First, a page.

Second, banks are still allowed to continue other practices that have generally been regarded as unfair, unnecessary, or ill-advised. The new regulations only requires consumers to be aware that they are agreeing to overdraft protection, but it does not provide with more information as to how it actually works. Particularly, they are still not fully informed as to the terms because overdraft protection is not subject to Truth in Lending disclosures. As such, the Federal Reserve's rules fail to fully account for the problems created by overdraft fees and new regulations should be put in place to require disclosures for overdrafts, by either including overdraft protection in the Truth in Lending Act provisions, or creating a similar regulation tailored more specifically to overdraft protection.
Thirdly, the practice of high-to-low check posting has not been addressed under this new regulation. While giving the banks their autonomy in such practices is important, the current methods of check posting seem to be designed solely for the purpose of maximizing overdraft fees. The Federal Reserve Board should at least consider the effects of potentially altering this practice. If the banks can maintain a healthy level of profit without it, the practice should be outright eliminated. If not, it should be scaled back and more closely monitored and controlled to prevent abuse of the system.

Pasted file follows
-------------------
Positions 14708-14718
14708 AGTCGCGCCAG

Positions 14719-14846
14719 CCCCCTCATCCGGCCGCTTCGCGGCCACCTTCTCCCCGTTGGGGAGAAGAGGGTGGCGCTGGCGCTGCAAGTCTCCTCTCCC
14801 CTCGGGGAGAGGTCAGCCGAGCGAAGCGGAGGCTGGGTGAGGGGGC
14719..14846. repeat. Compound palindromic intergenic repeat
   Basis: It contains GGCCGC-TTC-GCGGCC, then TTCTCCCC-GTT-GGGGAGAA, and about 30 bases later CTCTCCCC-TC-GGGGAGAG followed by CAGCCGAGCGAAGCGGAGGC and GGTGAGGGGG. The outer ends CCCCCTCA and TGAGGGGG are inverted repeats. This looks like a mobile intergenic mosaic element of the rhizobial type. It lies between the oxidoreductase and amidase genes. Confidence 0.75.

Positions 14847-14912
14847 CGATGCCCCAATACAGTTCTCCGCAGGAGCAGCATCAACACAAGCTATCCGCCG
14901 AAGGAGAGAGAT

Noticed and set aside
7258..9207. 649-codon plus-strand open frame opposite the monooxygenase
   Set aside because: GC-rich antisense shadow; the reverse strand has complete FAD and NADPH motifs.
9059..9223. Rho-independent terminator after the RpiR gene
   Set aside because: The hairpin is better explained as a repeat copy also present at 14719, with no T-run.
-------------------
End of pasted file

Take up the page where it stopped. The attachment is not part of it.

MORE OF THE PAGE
The Federal Reserve Board has taken a great step towards informing the general public about the finer points of overdraft practice with their new rule. By forcing banks to require active approval of overdraft protection, the rule forces banks to educate their clients. It further requires clients to actively agree and therefore eliminates the possibility of being blind-sided by overdraft fees. However, some of the arguments brought up against overdraft fees in the past remain unaddressed. The regulation is a fair start in addressing the obfuscation in the realm of overdraft policies, but it is not a coup-de-grace against what legal commentators describe as deceitful banking practices.